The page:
朱元璋 (Zhū Yuánzhāng), the Hóngwŭ Emperor, was the founder of the Míng Dynasty (1368-1644). His improbable rise from poor farmer to Son of Heaven is legendary.
After famine killed Zhū Yuánzhāng’s family, he joined the “Red Turban” insurgent group, which was fighting to take China back from the Mongols, who were struggling to keep floods, plague, and warlordism in check.
A skilled commander, he won control of the rebels in a massive naval battle, subdued the warlords, and finally marched on Bĕijīng and drove the last Khan back to the steppes.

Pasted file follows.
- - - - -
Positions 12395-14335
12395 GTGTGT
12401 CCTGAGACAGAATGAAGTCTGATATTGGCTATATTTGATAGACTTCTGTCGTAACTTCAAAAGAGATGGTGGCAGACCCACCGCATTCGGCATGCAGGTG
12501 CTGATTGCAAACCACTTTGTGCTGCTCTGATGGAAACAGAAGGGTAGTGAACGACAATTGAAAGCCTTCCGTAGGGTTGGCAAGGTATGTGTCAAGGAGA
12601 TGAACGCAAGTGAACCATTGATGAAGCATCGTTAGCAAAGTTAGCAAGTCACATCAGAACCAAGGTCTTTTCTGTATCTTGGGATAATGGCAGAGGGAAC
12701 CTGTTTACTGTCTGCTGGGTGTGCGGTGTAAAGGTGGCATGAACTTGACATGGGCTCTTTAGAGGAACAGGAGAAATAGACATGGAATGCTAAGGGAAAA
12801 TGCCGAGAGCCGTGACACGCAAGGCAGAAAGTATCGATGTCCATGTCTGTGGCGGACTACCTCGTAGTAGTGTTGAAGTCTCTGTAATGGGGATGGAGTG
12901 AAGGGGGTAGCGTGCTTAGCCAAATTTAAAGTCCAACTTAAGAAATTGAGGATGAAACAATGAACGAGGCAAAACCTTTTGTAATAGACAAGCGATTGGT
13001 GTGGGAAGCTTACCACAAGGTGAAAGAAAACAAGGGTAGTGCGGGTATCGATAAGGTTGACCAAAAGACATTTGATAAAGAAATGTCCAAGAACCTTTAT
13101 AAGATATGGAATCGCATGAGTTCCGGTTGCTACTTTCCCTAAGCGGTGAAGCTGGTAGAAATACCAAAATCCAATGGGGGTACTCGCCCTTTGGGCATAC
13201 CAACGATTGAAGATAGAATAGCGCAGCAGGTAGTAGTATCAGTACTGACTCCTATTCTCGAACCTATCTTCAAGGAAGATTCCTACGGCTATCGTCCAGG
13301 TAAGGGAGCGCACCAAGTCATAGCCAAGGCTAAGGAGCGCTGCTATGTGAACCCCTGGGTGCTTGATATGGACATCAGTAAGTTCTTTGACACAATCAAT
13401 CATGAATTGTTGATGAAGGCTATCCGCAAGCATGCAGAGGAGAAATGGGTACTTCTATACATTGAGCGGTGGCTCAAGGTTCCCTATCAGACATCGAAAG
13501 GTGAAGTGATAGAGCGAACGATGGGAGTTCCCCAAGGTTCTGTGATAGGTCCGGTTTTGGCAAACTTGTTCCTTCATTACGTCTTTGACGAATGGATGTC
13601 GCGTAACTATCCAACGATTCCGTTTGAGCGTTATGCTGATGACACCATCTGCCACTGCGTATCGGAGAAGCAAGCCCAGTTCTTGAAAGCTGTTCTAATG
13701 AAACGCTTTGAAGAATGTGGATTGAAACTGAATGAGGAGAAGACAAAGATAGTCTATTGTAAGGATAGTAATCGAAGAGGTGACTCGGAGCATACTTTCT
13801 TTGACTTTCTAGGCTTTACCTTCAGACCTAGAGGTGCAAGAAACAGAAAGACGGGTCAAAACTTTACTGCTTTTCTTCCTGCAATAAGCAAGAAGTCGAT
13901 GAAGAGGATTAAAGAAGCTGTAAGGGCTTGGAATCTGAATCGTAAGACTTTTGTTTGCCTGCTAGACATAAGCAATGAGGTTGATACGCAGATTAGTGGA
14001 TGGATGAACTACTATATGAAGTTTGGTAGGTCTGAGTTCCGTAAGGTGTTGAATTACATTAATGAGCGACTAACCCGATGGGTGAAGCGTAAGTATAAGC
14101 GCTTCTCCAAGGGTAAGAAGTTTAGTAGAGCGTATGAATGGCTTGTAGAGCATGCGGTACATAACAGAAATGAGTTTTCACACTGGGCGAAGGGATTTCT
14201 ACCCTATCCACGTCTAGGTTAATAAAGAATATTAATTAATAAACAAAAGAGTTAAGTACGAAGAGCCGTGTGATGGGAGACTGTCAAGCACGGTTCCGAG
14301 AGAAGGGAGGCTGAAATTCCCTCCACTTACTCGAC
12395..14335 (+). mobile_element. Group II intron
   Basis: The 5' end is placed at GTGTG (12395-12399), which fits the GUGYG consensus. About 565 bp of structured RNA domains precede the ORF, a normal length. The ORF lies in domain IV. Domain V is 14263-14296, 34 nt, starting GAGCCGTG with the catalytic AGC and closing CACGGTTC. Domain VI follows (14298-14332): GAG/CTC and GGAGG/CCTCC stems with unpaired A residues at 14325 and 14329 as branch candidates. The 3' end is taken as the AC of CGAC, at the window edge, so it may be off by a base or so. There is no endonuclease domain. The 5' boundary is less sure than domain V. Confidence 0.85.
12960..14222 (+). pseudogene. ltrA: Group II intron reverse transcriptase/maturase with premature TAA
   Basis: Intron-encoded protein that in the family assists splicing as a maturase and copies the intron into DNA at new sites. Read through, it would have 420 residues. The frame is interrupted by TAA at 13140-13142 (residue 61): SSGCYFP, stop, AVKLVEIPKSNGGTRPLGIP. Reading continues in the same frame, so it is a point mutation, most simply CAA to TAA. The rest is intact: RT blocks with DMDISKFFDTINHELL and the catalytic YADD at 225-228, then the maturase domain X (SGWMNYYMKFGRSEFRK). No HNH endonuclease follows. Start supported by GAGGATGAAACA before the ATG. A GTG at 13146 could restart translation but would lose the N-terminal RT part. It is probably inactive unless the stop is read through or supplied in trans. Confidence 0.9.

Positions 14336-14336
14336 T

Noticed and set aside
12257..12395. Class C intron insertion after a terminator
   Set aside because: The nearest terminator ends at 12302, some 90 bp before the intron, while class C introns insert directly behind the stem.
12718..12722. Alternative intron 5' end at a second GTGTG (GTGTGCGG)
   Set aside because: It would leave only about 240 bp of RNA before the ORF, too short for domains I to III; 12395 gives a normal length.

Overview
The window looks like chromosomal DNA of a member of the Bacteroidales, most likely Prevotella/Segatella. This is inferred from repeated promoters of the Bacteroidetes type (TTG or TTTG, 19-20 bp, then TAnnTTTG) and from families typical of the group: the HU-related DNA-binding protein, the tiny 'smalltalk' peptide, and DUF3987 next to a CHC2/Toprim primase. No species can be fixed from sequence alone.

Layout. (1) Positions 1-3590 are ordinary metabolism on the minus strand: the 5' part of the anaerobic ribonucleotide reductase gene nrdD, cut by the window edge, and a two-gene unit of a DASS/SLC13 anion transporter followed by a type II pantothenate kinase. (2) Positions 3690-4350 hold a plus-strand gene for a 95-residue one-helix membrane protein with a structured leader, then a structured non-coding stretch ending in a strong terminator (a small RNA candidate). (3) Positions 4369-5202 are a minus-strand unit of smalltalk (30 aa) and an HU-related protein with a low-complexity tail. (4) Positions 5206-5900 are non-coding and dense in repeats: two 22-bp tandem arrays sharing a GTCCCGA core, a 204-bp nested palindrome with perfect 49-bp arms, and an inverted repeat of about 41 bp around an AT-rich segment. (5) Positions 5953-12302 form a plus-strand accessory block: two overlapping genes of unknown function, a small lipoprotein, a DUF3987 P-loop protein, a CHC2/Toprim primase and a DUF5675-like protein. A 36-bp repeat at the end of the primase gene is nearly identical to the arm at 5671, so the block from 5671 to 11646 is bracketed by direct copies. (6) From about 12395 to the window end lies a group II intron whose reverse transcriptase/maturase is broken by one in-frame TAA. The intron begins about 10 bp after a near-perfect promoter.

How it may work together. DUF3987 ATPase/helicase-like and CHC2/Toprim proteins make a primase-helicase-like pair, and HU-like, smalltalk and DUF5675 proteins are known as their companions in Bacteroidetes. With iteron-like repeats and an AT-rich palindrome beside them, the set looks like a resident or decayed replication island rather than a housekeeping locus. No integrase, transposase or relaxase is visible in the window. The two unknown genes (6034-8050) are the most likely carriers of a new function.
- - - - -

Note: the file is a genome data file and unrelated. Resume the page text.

Historians have called him both ruthless and visionary. He had anyone who opposed him killed, but his land reforms and flood control measures created a 300-year dynasty and restored the Hàn Chinese to power after one hundred years of repression.
He famously wasn’t exactly a looker, so today’s picture is a nice walkway from his beautiful mausoleum in Nánjīng.
The famous Ming tombs by Beijing weren't quite done in time. Baidu Baike